Military discipline

Zachary Schulze, an Army ROTC cadet and athletic training major, stays disciplined as he prepares for a career in the military.

It’s 6 a.m. on a Monday and time for Zachary Schulze, an Army ROTC cadet at Wright State, to attend physical training.

Schulze, an athletic training major, runs two miles and does a series of push-ups and sit-ups for an hour before classes. Despite a busy schedule, he keeps his mind focused on his goal of joining the U.S. Army.

Schulze enlisted into the Army after graduating high school but after a year learned he preferred becoming an officer instead. So he joined the Army Reserve Officer Training Corps (ROTC) Battalion at Wright State.

“As I grew up, before I realized what I was saying, I always said that I wanted to be a soldier,” said Schulze. “I was always fascinated with the military and everything in it.”

He competed in varsity basketball and was a member of the Civil Air Patrol, a U.S. Air Force auxiliary program organized to develop and educate high school students on the importance of aviation and space and perform life-saving humanitarian missions. That heightened his interest in the military.

Schulze was born and raised in Fairborn to a family of eight, as the fourth of six children, and home-schooled.

He is the first person in his immediate family to join the military. His grandfather Neill Stemen served as a mechanic for bomber aircraft in the Army Air Corp and his uncles were pilots in World War II.

Schulze’s mom, Karen, worked as a home-school teacher and had various jobs on base. His dad, Steve, retired as a deputy director of environmental services for Montgomery County and received his doctorate degree in strategic leadership. He recently started his own company to help other businesses with organizational leadership.

Schulze says his father is one reason why he wanted to join the military. “He would have a lot of stressful situations, but he would handle it and take it with stride and rolled with it,” Schulze said. “He would figure it out and move on and could adapt to anything.”

Like his dad, Schulze is learning how to adapt to uncomfortable situations, whether it’s training in the heat or rain or participating in a gear swim.

Throughout the week, Army cadets participate in physical training, field training exercises where they learn field tactics and leadership skills, and attend a weekly military science class and lab. Once a semester, they’re required to participate in field training for three nights and four days learning field tactics and drills.

While in the field, cadets learn infantry tactics and drills that include land navigation, assault tactics where the platoon may receive a mission over the radio, rifle qualification and basic field discipline. The cadre and upperclassmen are responsible for teaching cohesion and the execution of the tasks.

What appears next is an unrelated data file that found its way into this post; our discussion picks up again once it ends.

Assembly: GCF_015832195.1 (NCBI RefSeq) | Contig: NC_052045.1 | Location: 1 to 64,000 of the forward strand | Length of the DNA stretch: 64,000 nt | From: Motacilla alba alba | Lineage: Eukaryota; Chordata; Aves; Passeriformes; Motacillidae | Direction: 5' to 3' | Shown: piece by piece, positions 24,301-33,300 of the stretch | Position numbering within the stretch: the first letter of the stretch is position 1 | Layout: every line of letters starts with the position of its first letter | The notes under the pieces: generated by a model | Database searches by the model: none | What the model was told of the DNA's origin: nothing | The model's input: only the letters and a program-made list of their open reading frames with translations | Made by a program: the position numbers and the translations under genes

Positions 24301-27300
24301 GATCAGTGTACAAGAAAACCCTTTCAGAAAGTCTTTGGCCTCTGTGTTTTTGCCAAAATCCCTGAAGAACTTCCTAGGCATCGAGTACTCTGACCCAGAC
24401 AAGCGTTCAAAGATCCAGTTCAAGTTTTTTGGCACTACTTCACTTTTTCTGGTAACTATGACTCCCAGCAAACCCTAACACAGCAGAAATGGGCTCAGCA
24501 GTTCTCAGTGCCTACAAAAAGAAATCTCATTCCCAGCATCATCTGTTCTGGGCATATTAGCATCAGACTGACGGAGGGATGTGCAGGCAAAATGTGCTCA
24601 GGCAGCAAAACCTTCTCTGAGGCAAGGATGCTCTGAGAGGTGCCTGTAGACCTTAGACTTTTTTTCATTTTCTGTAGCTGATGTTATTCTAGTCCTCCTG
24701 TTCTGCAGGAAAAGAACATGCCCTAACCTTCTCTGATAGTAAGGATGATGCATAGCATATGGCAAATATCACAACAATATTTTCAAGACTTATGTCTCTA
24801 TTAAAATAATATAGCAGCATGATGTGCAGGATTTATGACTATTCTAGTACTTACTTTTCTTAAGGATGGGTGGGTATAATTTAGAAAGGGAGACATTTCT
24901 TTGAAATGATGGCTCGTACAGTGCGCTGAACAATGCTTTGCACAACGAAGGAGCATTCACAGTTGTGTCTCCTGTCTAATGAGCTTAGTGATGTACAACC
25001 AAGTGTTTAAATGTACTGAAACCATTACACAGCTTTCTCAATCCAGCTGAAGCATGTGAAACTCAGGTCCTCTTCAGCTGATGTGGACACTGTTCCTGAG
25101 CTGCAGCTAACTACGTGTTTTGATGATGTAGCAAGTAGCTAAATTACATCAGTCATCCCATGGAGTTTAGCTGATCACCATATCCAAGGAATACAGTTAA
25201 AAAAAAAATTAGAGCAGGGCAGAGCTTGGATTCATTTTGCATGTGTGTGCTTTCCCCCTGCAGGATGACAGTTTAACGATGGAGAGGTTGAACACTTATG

“It’s about as real world as you can get without being in a combat zone from my experience from actually being in that environment,” Schulze said.

But being part of ROTC isn’t just hard work and training. Many of the cadets take the same courses with each other. “I’ve had a lot of fun in PT hanging out with friends,” Schulze said.

He is interested in working in infantry or in human intelligence. Within the Army there are three branches of intelligence: human Intel, signal and cyber intelligence.

“I would love to do human intel, which is face-to-face contact with whoever to get intel for the U.S. and possibly join the CIA after that,” he said. “I want to be in the infantry because when it’s all said and done, everyone knows infantry is the real deal. They are the frontline force that is always comfortable being uncomfortable. I want to be part of that.”

Schulze may wear camouflage for ROTC, but the demeanor he carries makes him stand out from the crowd. The main thing he has learned from the Army is self-discipline.

“You have to shut your mind off, follow orders and execute,” he said. “Discipline is one of the main things that a lot of people struggle with. It’s one of the hardest things to adapt to because self-control is very important in today’s world. … The Army requires a specific type of self-control so that was one of the things that I really struggled with.”

Wright State became an independent institution in 1967 and spent the next 50 years growing into a military-friendly campus. In 2017, it celebrates its 50th anniversary as an independent public university, culminating with a special Homecoming celebration Sept. 29 through Oct. 1.

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